I started delegating to the anyone who had the misfortune of getting in my way. By the time I finally took my seat beside my husband, I was ready to fling a turkey leg at anyone who made a sound.

Then my husband made a brief, but beautiful, toast and everyone dug in.

That's when Norman himself elbowed his way into my subconscious. I looked out over the crowd. Every one was chatting and laughing, eating and drinking.

And quite unexpectedly, I felt like the Grinch at the end of the show when his tiny, shriveled heart begins to grow and grow and GROW. 

One glance out at my family, my big extended family, and I remembered just how blessed I am. 

Norman would've been proud...

Tuesday, November 20, 2012

Ode to Thanksgiving

Presenting.... my second annual Ode to Thanksgiving. This year, it's set to the tune of "Leaving on a Jet Plane" (with my humblest apologies to the late, great John Denver). Enjoy!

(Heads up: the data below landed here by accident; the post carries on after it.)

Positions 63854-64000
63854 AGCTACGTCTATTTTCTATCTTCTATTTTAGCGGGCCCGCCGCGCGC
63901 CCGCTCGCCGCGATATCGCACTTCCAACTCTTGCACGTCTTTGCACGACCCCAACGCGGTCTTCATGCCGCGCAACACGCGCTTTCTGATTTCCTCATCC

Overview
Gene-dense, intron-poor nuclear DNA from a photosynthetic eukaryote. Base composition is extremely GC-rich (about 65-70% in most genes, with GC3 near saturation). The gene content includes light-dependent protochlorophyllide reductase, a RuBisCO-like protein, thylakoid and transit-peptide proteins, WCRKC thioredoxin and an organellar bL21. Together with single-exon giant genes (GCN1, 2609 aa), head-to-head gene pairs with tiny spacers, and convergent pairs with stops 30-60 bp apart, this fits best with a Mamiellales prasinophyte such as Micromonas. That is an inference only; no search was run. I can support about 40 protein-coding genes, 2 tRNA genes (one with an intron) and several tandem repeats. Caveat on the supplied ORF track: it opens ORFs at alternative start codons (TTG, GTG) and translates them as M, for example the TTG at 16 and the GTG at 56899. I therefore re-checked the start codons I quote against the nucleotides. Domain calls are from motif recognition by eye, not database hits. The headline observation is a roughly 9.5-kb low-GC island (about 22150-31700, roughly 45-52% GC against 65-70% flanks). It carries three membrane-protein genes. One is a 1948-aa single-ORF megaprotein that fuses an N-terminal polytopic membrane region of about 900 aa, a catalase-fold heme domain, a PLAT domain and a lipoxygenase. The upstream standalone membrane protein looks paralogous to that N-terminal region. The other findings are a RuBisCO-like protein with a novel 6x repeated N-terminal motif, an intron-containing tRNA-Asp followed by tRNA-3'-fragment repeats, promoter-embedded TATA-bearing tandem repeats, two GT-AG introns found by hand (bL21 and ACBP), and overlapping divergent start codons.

Well the turkey's bought, it's thawing now.
It looked much smaller at the store.
I need to fill my oven with this bird.
But the pies need baking, the stuffing too.
The rolls can wait, but what to do?
Already I'm so worried I could cry.

(photo credit
"So grill it and bake the rest,"
That's what my dear spouse just said.
"Cook it on a bed of hot charcoal."
'Cause I'm anxious about Thanksgiving
Don't know why I offered to host again.
I tell you now, this is the last time.

There's no way we're grilling, it just won't fit.
With no time to dig a barbecue pit,
I tell my spouse, "Go get some more charcoal.
Everyone will love it," I reassure.
"Every hour you'll check the temperature.
When it's done, I'll have mine with a roll."

"So grill it and bake the rest,"
That's what my dear spouse just said.
"Cook it on a bed of hot charcoal."
'Cause I'm wonderin' about Thanksgiving.
Don't know why I offered to host again.